The LINQ library currently does not have a dedicated top K implementation. Programs usually use the OrderBy function followed by the Take function. For N items, an efficient sort algorithm would scale O(n) in space and O(n log n) in time. Since we are counting the top K, I believe that we could devise an algorithm that scales O(K) in space.

Among all the sorting algorithms that I am familiar, the heapsort algorithm came to my mind first. A Heap has a tree-like data structure that can often be implemented using an array. A heap can either be a max-heap or a min-heap. In the case of min-heap, the minimum element of at the root of the tree and all the child elements are greater than their parents.

Binary heap is a special case of heap. A binary min-heap has the following characteristics:

- find-min takes O(1) time.
- delete-min takes O(log n) time.
- insert takes O(log n) time.

So here is how I implement my top K algorithm:

- Create a heap with an array of size K.
- Insert items into the heap until the heap reaches its capacity. This takes K O(log K) time.
- For each the remaining elements, if an element is greater than find-min of the heap, do a delete-min and then insert the element into the heap.
- Then we repeated delete-min until the heap is empty and arrange the deleted element in reverse order and we get our top 10 list.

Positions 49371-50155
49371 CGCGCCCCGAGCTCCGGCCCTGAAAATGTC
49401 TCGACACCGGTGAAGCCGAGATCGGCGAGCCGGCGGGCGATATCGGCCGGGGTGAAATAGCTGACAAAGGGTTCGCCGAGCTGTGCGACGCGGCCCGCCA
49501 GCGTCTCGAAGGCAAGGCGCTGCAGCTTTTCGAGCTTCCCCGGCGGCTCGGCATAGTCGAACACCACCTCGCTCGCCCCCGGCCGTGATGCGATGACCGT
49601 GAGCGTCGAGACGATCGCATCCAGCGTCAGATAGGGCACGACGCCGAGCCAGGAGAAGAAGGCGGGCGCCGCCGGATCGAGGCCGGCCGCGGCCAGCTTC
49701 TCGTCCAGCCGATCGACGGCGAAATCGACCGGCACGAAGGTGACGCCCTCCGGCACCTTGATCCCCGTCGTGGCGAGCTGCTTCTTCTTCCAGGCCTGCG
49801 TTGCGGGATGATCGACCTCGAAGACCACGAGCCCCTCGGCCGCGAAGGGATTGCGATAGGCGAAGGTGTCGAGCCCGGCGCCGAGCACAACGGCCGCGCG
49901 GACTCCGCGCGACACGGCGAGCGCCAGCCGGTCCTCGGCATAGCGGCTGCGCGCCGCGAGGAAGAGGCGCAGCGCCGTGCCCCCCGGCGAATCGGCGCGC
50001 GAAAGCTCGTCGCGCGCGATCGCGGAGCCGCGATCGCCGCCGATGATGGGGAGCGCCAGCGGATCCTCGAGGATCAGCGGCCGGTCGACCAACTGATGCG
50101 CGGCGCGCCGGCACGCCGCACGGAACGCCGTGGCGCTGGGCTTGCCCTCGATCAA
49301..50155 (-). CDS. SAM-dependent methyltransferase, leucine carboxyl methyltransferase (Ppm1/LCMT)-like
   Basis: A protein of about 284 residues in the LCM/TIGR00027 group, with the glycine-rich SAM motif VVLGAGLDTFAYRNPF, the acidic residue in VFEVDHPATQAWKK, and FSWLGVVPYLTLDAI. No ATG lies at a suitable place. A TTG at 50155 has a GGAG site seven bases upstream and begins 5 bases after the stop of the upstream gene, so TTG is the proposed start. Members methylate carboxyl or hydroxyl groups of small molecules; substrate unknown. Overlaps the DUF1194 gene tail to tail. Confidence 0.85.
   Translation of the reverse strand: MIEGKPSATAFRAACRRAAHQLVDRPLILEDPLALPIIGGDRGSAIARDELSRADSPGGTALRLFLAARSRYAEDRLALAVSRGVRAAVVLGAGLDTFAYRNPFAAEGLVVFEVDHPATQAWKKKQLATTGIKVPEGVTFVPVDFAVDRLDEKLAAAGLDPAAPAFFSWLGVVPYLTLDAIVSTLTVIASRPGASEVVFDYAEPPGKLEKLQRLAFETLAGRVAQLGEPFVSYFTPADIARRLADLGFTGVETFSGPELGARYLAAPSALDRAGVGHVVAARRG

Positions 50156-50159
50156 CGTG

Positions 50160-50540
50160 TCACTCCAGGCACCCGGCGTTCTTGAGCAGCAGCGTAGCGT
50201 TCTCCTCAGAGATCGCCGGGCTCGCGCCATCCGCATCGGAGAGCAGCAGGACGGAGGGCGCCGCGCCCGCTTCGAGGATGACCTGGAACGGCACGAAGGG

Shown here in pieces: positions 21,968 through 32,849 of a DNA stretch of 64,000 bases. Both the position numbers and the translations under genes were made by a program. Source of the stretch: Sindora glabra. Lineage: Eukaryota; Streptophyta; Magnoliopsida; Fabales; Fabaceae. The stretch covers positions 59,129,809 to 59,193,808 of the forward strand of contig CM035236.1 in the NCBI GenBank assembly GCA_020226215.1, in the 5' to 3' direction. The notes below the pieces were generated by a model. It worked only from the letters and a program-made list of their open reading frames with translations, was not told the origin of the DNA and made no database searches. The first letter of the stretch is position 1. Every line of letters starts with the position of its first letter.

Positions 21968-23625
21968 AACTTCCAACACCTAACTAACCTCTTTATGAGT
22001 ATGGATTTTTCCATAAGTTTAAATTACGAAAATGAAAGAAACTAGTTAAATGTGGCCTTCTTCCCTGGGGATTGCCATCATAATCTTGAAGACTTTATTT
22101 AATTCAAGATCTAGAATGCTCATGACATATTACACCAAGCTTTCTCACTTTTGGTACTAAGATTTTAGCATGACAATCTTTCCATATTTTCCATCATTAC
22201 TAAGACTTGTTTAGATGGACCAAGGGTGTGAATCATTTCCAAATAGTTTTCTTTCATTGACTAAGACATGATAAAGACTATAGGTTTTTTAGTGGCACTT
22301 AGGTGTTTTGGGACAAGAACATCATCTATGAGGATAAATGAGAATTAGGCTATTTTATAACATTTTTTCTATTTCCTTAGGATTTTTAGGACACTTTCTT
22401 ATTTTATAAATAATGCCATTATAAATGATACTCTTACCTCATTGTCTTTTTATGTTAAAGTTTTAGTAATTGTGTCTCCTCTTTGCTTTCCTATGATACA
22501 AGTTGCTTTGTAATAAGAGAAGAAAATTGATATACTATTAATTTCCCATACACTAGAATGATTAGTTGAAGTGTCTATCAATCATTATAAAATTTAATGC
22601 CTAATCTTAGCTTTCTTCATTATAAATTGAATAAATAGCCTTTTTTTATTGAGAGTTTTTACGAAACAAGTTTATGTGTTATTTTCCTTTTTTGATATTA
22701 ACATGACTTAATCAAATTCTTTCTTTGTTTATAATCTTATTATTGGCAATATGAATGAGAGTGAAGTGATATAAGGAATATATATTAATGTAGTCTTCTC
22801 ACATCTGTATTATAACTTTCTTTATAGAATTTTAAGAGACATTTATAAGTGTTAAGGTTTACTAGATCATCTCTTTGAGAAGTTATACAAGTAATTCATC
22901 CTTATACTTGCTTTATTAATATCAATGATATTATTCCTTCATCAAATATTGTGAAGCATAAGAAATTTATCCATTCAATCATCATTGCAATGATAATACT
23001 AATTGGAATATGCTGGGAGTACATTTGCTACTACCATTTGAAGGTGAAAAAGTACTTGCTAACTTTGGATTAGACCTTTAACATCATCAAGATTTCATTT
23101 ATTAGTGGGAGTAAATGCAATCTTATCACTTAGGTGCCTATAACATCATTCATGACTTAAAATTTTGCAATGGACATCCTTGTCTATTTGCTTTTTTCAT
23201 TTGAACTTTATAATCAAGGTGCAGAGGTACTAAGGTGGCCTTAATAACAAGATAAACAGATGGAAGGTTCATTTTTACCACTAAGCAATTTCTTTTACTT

The time it takes to find top K items from an N item list is:

O(N) * t1 + O((K + log N - log K) * log K) * t2

Here t1 is the time to compare an element in step 3 to find-min and t2 is the combined time of delete-min and the subsequent insert. So this algorithm is much more efficient that a call to OrderBy followed by a call to Take.

I have checked-in my implementation to my Sky LINQ project. The LINQ Top and Bottom is at in LinqExt.cs. The internal binary heap implementation is in BinaryHeap.cs. The LINQ example can be found in HeapSort.cs. The Sky Log example has also been updated to use the efficient Top K algorithm.

Note that this algorithm combined OrderBy and Take by GroupBy itself still uses O(N) splace where N is number of groups. There are probabilistic approximation algorithms that can be used to further alleviate memory foot print. That is something I could try in the future.

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